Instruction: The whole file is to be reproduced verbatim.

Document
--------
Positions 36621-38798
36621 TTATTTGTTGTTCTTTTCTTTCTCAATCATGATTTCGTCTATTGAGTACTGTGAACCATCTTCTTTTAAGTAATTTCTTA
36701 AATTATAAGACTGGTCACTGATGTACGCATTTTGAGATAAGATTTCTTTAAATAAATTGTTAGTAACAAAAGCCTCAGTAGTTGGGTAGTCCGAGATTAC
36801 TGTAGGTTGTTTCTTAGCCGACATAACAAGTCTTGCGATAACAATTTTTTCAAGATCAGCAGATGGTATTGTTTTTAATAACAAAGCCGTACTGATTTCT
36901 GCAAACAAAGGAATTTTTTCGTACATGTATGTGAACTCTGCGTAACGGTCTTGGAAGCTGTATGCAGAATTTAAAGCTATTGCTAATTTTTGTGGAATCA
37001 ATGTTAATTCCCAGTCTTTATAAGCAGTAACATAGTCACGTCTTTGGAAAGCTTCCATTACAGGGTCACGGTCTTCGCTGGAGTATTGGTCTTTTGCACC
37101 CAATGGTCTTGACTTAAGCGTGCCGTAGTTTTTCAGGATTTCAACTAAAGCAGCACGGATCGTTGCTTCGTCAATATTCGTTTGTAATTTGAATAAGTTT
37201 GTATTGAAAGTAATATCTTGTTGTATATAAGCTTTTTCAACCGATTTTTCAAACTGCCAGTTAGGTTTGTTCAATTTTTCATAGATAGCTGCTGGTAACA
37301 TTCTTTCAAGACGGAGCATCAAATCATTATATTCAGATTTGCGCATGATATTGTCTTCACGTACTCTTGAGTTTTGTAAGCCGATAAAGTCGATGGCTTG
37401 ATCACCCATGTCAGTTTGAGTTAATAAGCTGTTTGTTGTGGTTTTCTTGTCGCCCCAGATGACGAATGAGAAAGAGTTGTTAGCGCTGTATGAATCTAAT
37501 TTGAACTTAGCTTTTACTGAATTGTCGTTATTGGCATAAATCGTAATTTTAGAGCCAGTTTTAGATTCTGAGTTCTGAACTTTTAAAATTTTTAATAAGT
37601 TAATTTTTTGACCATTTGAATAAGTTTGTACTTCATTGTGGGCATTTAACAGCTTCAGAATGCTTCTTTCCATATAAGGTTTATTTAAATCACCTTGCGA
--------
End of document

Positions 36621-38798
36621 TTATTTGTTGTTCTTTTCTTTCTCAATCATGATTTCGTCTATTGAGTACTGTGAACCATCTTCTTTTAAGTAATTTCTTA
36701 AATTATAAGACTGGTCACTGATGTACGCATTTTGAGATAAGATTTCTTTAAATAAATTGTTAGTAACAAAAGCCTCAGTAGTTGGGTAGTCCGAGATTAC
36801 TGTAGGTTGTTTCTTAGCCGACATAACAAGTCTTGCGATAACAATTTTTTCAAGATCAGCAGATGGTATTGTTTTTAATAACAAAGCCGTACTGATTTCT
36901 GCAAACAAAGGAATTTTTTCGTACATGTATGTGAACTCTGCGTAACGGTCTTGGAAGCTGTATGCAGAATTTAAAGCTATTGCTAATTTTTGTGGAATCA
37001 ATGTTAATTCCCAGTCTTTATAAGCAGTAACATAGTCACGTCTTTGGAAAGCTTCCATTACAGGGTCACGGTCTTCGCTGGAGTATTGGTCTTTTGCACC
37101 CAATGGTCTTGACTTAAGCGTGCCGTAGTTTTTCAGGATTTCAACTAAAGCAGCACGGATCGTTGCTTCGTCAATATTCGTTTGTAATTTGAATAAGTTT
37201 GTATTGAAAGTAATATCTTGTTGTATATAAGCTTTTTCAACCGATTTTTCAAACTGCCAGTTAGGTTTGTTCAATTTTTCATAGATAGCTGCTGGTAACA
37301 TTCTTTCAAGACGGAGCATCAAATCATTATATTCAGATTTGCGCATGATATTGTCTTCACGTACTCTTGAGTTTTGTAAGCCGATAAAGTCGATGGCTTG
37401 ATCACCCATGTCAGTTTGAGTTAATAAGCTGTTTGTTGTGGTTTTCTTGTCGCCCCAGATGACGAATGAGAAAGAGTTGTTAGCGCTGTATGAATCTAAT
37501 TTGAACTTAGCTTTTACTGAATTGTCGTTATTGGCATAAATCGTAATTTTAGAGCCAGTTTTAGATTCTGAGTTCTGAACTTTTAAAATTTTTAATAAGT
37601 TAATTTTTTGACCATTTGAATAAGTTTGTACTTCATTGTGGGCATTTAACAGCTTCAGAATGCTTCTTTCCATATAAGGTTTATTTAAATCACCTTGCGA